A front attach harness is our first choice for recommended equipment when training and walking your dog, as it offers good control whilst being humane and gentle.The harness goes around your dog’s midsection behind the front legs, and loops around the chest with a leash ring at the front. A dog’s centre of gravity is located at the chest, so when they pull, the harness is designed to gently turn the dog toward you which helps to stop pulling on the lead. There is no pressure or restriction on the neck and dogs accept the front attach harness easily. It is essential to ensure that the harness is fitted correctly.
Back Attach Harness
Back attach harnesses are the most common type used, especially with small dogs. However, they are often ineffective in preventing pulling, as your dog can use their full body weight to pull on the lead. If your dog doesn’t pull then the back attach harness is a safer option than a collar. If your dog does pull then it is best to use a front attach harness as above.
In South Australia, under the Dog and Cat Management Act 1985, it is a legal requirement for your dog to be on a lead no longer than 2 metres in length at all times in public places – unless in a designated off lead park or beach where they need to be ‘under effective control’.
RSPCA South Australia recommends walking your dog on a lead made of cotton webbing or similar material up to 2 metres long.
These collars slip over a dog’s head and attach to the lead. They are promoted by trainers to correct unwanted behaviours by jerking on the lead to cause a rapid constriction around the neck. The American Veterinary Society of Animal Behavior warns of the inherent dangers of using check collars including causing or increasing aggression, potential to increase undesired behaviours and physical damage to soft tissue structures in the neck.
Prong Collar (also known as a pinch or constriction collar)
Check and prong collars are primarily made of metal chain and are designed to tighten around a dog’s neck whenever pressure is applied. The prong collar has a series of fang-shaped metal links, or prongs, with blunted points which when pulled pinch a dog’s neck. These collars are used to correct unwanted behaviour. Even if used without corrections, these collars can still cause pain, discomfort and injury to your dog and in extreme cases brain damage (Grohmann et el 2014).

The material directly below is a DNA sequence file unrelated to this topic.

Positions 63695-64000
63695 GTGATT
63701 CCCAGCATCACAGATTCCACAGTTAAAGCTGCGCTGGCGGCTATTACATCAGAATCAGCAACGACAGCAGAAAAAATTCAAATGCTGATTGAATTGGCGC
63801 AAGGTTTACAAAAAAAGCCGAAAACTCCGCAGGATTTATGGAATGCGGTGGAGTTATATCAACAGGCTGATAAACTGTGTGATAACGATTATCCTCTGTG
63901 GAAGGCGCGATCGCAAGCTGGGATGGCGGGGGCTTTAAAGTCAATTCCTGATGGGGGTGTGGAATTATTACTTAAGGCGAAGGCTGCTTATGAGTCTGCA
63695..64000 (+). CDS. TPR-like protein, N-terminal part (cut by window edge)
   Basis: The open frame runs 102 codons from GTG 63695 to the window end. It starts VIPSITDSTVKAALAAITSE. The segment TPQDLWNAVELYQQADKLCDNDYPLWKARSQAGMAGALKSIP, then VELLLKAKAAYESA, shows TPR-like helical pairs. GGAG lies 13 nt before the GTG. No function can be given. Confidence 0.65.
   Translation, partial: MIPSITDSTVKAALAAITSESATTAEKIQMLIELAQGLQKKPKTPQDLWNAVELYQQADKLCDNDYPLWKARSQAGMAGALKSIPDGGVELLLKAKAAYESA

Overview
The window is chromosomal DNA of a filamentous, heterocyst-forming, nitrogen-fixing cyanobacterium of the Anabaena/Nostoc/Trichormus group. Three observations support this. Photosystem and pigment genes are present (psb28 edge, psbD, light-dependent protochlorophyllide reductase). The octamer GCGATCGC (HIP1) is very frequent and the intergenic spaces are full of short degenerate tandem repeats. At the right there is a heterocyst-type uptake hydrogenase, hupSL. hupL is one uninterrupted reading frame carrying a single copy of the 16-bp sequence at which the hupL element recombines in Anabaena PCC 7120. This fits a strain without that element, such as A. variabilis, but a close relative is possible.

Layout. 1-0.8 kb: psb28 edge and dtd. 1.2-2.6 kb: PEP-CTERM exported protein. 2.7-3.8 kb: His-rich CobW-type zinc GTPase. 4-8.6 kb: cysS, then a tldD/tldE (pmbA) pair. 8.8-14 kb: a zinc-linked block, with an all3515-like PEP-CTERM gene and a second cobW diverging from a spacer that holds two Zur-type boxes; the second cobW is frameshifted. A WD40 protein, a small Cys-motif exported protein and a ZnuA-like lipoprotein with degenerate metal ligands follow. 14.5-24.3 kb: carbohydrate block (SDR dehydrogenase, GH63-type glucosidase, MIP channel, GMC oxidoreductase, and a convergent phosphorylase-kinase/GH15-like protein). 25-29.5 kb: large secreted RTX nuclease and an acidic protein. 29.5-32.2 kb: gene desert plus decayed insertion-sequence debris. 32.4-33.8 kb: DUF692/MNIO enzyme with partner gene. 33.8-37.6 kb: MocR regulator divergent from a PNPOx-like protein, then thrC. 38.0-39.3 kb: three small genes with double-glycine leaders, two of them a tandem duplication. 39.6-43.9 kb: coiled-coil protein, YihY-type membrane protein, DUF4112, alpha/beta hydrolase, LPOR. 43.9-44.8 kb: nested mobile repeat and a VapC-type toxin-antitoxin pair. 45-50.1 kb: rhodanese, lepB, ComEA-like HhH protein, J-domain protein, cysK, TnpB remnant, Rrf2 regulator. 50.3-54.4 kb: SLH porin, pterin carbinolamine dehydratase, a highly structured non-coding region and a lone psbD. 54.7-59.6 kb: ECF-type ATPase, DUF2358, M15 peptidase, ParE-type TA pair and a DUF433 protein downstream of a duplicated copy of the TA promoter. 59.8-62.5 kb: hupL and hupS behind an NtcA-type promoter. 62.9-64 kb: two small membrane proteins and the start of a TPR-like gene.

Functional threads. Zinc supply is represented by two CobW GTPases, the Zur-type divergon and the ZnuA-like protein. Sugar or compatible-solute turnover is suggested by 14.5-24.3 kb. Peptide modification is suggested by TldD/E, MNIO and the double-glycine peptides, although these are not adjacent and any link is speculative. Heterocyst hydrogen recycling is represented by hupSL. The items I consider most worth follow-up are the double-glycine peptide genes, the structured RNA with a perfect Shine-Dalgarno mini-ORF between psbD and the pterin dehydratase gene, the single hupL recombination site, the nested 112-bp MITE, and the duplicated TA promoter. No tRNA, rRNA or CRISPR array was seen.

Under Australian Customs legislation, it is illegal to import ‘pronged collars’.
However, many dog owners are not aware of this and unscrupulous distributors import the collar in segments to avoid breaching the import legislation. Upon arrival, the collars are reassembled and sold.
In April 2014, a petition on Facebook succeeded in pressuring Amazon UK to stop the sale of prong collars. After receiving the petition, the online retailer stopped selling the aversive dog collars on their website. RSPCA South Australia will continue to investigate ways to stop the import, sale and use of prong collars.
Veterinarian and animal behaviourist Dr Sophia Yin warns of neurological damage when using check chains, “The damage, called Horner’s Syndrome, can result in changes to the pupil in the eye and nerve-induced lameness in the front leg.”
The use of collars that constrict the neck have a high risk of causing damage to sensitive tissues such as the trachea (windpipe), the oesophagus (food pipe) and thyroid glands.
You may think that a dog will not pull if it causes pain. However, the urge to pull can be stronger than the aversion to pain, resulting in significant tissue damage in the neck region. In addition, even though the pulling or ‘checking’ (correction) is done intermittently, its effect is cumulative and contributes to repetitive trauma of the neck.
Impact on the Bond with Your Dog
The consequence from causing pain or distress upon your dog is a reduction in the quality of the relationship you share with your dog. Dr Susan Friedman likens it to a bank account. The good times you spend with your dog builds a strong bank balance of mutual trust and respect. If you physically correct or intimidate your dog then you have made a large withdrawal from that account.
There are some products on the market that are aimed at preventing dogs from barking and other unwanted behaviour such as escaping. Products include electric shock collars (collars that deliver an electric shock to your dog), sound collars (collars that emit a high-pitched sound) and citronella collars (collars that spray your dog’s face with citronella scent when it barks).
Illegal – Electric Shock Collar
It is illegal to use electric collars (even if not switched on) of any type in South Australia under the Animal Welfare Act. People place an electric collar on their dog risk a $10,000 fine or 12 months imprisonment.
If you know of anyone recommending or using one of these collars, please ring our Cruelty Hotline on 1300 4 777 22.
Dogs have a highly developed sense of smell and the strong odour emitted by citronella collars is very unpleasant and aversive. Citronella collars are used as a ‘quick fix’ but fail to address the underlying cause of the behaviour and therefore have limited success. They may also create unwanted side effects.